Debunking Another Eco Scare

August 20, 2011
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Even by the usual standards of the environmental movement, the panic over bisphenol-A (BPA) was remarkable for its detachment from reality. A new study funded by …. the U.S. Environmental Protection Agency has now debunked this scare about as comprehensively as is possible.

Even by the usual standards of the environmental movement, the panic over bisphenol-A (BPA) was remarkable for its detachment from reality. A new study funded by …. the U.S. Environmental Protection Agency has now debunked this scare about as comprehensively as is possible.

BPA has been in use for five decades all over the world and has been tested extensively and found to be safe. In 2008, however, green campaigners, abetted by trial lawyers in the U.S., began touting the potential for BPA to “disrupt” hormones in the human body. BPA was implicated in everything from cancer to obesity to impotence. One particularly overheated campaigner compared letting babies drink from BPA-containing baby bottles to feeding infants birth-control pills. Canada banned its use in baby bottles, and several U.S. states did the same. Democratic Senator Dianne Feinstein tried to get it banned in the U.S. as well.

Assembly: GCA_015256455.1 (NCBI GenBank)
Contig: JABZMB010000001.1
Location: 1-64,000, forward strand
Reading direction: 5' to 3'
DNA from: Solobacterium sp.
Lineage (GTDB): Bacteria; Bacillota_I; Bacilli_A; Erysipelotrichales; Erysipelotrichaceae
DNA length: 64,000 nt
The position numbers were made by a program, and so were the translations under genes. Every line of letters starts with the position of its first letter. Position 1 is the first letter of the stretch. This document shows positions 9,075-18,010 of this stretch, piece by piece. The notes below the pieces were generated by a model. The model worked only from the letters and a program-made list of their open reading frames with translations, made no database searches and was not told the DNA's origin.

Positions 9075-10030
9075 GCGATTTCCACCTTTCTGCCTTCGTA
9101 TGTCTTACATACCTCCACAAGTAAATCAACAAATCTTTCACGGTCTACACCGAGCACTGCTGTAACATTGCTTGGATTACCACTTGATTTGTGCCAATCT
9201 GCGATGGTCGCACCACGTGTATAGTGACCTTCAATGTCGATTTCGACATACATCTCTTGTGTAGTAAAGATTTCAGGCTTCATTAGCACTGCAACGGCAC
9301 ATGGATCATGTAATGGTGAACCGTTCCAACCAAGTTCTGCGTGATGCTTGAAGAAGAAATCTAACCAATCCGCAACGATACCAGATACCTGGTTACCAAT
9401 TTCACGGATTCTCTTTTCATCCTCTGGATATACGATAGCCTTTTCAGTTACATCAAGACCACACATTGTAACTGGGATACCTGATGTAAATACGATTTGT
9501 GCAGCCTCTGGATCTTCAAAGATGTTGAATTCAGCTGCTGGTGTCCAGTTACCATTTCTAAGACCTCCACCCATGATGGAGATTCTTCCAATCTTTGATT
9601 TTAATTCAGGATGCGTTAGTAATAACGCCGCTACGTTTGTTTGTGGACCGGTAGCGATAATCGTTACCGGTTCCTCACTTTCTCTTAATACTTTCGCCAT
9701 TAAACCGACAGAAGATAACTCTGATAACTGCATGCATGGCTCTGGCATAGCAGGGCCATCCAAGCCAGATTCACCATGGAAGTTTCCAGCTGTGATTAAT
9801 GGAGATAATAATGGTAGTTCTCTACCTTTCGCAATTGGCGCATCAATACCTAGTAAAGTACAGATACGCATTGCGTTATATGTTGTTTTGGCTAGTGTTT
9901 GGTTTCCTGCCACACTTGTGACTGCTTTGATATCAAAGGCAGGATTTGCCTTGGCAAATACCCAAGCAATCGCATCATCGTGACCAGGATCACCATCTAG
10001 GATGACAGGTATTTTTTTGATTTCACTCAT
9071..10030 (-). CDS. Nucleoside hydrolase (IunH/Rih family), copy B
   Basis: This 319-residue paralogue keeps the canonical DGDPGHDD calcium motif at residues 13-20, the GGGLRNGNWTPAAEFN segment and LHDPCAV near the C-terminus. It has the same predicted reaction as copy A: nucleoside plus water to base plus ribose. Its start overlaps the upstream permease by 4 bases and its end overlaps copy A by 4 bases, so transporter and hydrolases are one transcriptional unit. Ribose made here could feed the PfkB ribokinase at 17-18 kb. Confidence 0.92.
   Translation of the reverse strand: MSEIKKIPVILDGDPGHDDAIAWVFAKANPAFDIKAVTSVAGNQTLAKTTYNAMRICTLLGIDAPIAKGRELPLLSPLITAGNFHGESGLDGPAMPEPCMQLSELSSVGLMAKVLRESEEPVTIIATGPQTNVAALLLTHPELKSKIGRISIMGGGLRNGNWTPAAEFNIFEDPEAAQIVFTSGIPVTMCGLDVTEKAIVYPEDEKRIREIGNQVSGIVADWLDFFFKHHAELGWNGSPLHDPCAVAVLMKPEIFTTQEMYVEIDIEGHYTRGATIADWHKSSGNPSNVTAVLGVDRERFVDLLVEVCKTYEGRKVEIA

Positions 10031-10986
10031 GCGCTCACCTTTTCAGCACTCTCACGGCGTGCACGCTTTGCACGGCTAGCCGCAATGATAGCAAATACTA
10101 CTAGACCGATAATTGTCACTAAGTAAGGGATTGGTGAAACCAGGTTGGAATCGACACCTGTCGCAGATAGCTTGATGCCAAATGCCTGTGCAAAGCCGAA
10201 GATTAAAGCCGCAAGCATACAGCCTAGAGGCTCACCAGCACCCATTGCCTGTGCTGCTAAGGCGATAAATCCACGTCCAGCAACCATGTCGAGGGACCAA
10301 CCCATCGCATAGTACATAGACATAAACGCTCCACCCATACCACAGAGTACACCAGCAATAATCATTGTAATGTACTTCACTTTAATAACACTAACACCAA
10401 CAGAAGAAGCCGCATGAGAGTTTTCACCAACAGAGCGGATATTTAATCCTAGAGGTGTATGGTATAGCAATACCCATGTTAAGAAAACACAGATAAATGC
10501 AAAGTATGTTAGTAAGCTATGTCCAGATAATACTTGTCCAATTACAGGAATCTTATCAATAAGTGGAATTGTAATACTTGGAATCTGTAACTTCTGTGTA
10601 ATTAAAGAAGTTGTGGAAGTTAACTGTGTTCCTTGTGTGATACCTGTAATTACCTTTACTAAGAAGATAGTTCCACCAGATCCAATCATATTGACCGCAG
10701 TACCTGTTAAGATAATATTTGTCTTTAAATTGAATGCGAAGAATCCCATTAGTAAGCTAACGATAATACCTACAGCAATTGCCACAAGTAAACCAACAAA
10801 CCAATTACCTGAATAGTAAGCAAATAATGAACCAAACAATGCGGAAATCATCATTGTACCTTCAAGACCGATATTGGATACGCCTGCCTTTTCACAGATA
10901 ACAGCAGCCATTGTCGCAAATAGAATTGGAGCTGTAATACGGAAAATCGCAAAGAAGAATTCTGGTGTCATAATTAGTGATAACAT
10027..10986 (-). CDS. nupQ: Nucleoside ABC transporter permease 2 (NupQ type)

The results of the study, which was duplicated in two separate government labs, may not change the fate of BPA in the court of public opinion. Nor will it help the likes of Sigg Switzerland USA, the U.S. distributor of those now-ubiquitous metal drinking bottles. Sigg was initially a beneficiary of the scare as people moved to ditch their plastic drinking bottles. But once it transpired that the lining of Sigg’s aluminum bottles manufactured before August 2008 also contained trace amounts of BPA, its U.S. distributor was hit with lawsuits and a campaign of public vilification that recently sent it into bankruptcy.

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Lost amid the hysteria were the benefits of BPA, including the fact that it helped to eliminate botulism in canned food. Where does a chemical go to get its reputation back?

Full Wall Street Journal article on the new chemical scare.